In November 2023, I reviewed a Holocaust rescuer film titled Irena’s Vow. I believed the film’s heart was in the right place but lacked nuance and layers. The characters were pure or evil. The plot was mannered and, at times, hard to believe. It was based on a true story, but its cinematic rendering didn’t quite impress (much as it pained me to admit that).

A film ready for release in April of 2024, also a rescuer tale, titled Farewell, Mr. Haffmann, succeeds in all the ways Irena’s Vow came up short.

Farewell, Mr. Haffmann is set in occupied France. The Jewish Mr. Haffmann is a talented jeweler. His assistant, Francois, is loyal and hard-working but lacks his employer’s genius with gems and stones. When the Nazis make it clear they are going to round up Jews, Mr. Haffmann sends his family to safety. He devises a plan to sell his jewelry store to Francois and buy it back when the war is over. Before Mr. Haffmann can flee, the Germans block all escape from Paris. Mr. Haffmann is trapped in the basement of his former store. Francois and his wife Blanche, who have moved into the apartment above the store, are good people and refuse to turn in Mr. Haffmann.

But this comes with a price and not just the risk of protecting a Jew. This is what Farewell, Mr. Haffmann is really about: power dynamics and how circumstances can shift them in ways religiously, financially, sexually, socially, and psychologically.

A wrinkle in the story is Francois’s sterility. Blanche desperately desires a child, but Francois cannot give her one naturally. He already feels inferior due to a crippled leg and an inability to master the jeweler’s trade. Throw into the bargain being incapable of fathering a child, and Francois is a man battered by inadequacy.

But events have afforded him an opportunity. With Mr. Haffmann unable to leave the basement, Francois suggests his former employer and former social superior sire a child. Blanche reluctantly agrees. Mr. Haffmann pretends to go along with the scheme in exchange for Francois’s agreement to mail letters to his family—despite that risk.

Both men deceive one another as Mr. Haffmann declines to mate with Blanche (she keeps this secret as she was never partial to it), while Francois burns the letters.

Clearly, Francois’s choices are the more striking due to their eroding moral quality. In addition to burning the letters, Francois begins to get cozy with Nazi officers who admire the jewelry he sells. He’s making good money, and for the first time in his life feels ascendant. Yet it’s not really his work, and he even compels Mr. Haffmann to produce more jewelry for continued protection.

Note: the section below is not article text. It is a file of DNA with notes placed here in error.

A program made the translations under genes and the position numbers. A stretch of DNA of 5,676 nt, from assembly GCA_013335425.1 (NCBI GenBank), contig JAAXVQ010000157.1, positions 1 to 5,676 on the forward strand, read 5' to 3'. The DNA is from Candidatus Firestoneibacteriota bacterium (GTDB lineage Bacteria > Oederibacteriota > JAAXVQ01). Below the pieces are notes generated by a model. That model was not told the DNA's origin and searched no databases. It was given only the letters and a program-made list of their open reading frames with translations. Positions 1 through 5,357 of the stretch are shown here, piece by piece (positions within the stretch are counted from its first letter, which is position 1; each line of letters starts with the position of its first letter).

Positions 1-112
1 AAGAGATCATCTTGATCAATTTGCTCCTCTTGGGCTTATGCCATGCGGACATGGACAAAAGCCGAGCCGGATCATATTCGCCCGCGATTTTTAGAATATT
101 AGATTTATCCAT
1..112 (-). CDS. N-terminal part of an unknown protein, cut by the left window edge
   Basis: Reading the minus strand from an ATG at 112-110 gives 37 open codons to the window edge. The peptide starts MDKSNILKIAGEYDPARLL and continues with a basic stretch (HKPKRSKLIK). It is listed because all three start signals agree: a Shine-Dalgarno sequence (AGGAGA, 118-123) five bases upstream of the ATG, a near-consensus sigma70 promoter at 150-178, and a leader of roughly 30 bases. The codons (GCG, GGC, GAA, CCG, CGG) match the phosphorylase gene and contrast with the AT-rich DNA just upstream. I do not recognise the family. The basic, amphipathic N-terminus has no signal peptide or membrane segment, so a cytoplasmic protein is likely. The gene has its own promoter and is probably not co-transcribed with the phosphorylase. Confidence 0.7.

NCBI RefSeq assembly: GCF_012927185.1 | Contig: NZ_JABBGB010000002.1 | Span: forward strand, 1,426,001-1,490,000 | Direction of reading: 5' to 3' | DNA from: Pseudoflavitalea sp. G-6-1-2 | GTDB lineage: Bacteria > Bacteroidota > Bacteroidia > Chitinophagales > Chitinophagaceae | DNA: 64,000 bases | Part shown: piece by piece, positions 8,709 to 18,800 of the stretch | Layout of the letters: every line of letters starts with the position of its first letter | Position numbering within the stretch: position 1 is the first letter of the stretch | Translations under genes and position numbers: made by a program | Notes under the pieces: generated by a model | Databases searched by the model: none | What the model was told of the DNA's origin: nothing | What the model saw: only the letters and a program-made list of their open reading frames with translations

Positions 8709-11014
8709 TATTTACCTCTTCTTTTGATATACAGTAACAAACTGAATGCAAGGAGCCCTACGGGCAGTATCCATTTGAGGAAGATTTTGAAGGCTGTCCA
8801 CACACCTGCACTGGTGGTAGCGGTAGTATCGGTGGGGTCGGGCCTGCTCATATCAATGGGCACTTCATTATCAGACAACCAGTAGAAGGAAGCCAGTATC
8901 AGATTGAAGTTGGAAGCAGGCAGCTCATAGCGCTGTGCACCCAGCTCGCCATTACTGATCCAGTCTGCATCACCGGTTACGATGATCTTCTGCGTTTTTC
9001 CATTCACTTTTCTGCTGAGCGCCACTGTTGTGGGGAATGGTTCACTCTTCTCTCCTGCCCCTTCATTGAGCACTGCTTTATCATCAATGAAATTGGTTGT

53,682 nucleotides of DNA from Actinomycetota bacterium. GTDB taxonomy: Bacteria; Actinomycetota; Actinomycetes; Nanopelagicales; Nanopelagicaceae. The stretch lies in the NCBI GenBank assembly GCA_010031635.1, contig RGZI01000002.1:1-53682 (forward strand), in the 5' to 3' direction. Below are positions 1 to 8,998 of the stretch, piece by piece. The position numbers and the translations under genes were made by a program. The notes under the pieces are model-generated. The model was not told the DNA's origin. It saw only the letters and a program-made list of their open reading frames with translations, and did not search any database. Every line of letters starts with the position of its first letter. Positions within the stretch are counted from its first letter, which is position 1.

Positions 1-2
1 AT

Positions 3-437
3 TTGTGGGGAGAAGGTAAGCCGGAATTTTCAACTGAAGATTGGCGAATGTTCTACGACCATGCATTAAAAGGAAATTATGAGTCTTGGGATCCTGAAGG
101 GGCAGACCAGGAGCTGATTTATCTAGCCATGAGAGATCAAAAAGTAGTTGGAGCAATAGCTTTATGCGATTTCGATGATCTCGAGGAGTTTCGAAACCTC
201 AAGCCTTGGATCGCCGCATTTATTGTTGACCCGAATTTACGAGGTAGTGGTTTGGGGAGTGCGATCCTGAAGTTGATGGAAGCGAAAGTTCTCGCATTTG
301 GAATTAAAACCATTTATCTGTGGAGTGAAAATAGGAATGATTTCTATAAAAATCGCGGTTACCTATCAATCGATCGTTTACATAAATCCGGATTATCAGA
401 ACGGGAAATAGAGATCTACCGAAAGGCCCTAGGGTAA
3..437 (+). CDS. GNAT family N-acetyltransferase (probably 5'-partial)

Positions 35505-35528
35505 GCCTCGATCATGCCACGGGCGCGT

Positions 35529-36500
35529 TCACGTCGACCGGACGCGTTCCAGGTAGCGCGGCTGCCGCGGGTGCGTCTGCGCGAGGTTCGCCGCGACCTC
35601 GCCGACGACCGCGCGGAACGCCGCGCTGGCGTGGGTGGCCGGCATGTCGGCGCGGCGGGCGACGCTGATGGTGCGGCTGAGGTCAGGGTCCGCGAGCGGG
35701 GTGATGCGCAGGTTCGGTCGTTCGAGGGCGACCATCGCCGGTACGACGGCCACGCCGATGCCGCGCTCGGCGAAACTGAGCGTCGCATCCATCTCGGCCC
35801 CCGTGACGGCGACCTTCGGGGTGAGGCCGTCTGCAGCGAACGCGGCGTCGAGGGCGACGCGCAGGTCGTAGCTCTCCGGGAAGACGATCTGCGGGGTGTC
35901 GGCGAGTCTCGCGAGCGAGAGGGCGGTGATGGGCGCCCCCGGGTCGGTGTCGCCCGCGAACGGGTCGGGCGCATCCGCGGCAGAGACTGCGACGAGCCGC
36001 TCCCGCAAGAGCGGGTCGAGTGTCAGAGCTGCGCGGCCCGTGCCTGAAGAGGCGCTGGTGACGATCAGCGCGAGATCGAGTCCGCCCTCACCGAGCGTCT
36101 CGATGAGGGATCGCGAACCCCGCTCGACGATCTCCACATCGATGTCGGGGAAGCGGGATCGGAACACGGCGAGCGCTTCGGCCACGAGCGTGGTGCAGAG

What began as two men respecting and helping each other is flipped on its head. The simple tale of right and wrong becomes a layered story of shifts in power and status and implied exposure. It is an upstairs/downstairs story but not in a Downton Abbey mansion but a Parisian walkup. The social classes are not separated nor are their plights playing out in A and B storylines. Instead, they are intertwined and increasingly inimical to one another. Who will blink becomes the ultimate dramatic question in this movie.

The weakness of the film is its ending. It’s a little too pat and abrupt for my taste, but the narrative itself is less important than the metaphor. War, other than its obvious physical and kinetic tapestry, can provide a remarkable opportunity for exploring the fragility of human relationships. Farewell, Mr. Hauffmann does this masterfully.

I’d hazard a guess its budget was smaller than Irena’s Vow (both are limited location efforts) yet its production value and effectiveness both greater.

By comparing these films, it is not my intention to impugn Irena’s Vow, but contrasting the two pictures can be instructive to filmmakers, both new and veteran.

It demonstrates how events, large or small, can bring out the best in people or turn them into cads—deftly demonstrating how a person can embrace both ethical good and bad. A film that can offer this kind of character study while also plotting a narrative that is easy to grasp and entertaining deserves high marks. I give them to Farewell, Mr. Haffmann—a man in full.

BLAST MAGAZINE RATING: 3.5 OUT OF 4 STARS

About The Author

Randy Steinberg has been a Blast film critic since 2011. He has a Master's Degree in Film/Screenwriting from Boston University. He taught screenwriting at BU from 1999-2010. In 2020, he joined the Boston Online Critics Film Association (BOFCA). Randy can be contacted at his website: www.RandySteinbergWriting.com

2 Responses

  1. love tester

    Thank you for your review, I immediately started reading Haffmann after reading this article. The series is really good and has a lot of meaning, set in a wonderful historical context

    Reply
  2. iq test free

    Your description highlights how the film takes what could have been a straightforward moral tale and imbues it with complex layers of social commentary and character development. The shifting power dynamics and the characters’ difficult choices create an engrossing narrative without clear-cut heroes or villains.

    Reply

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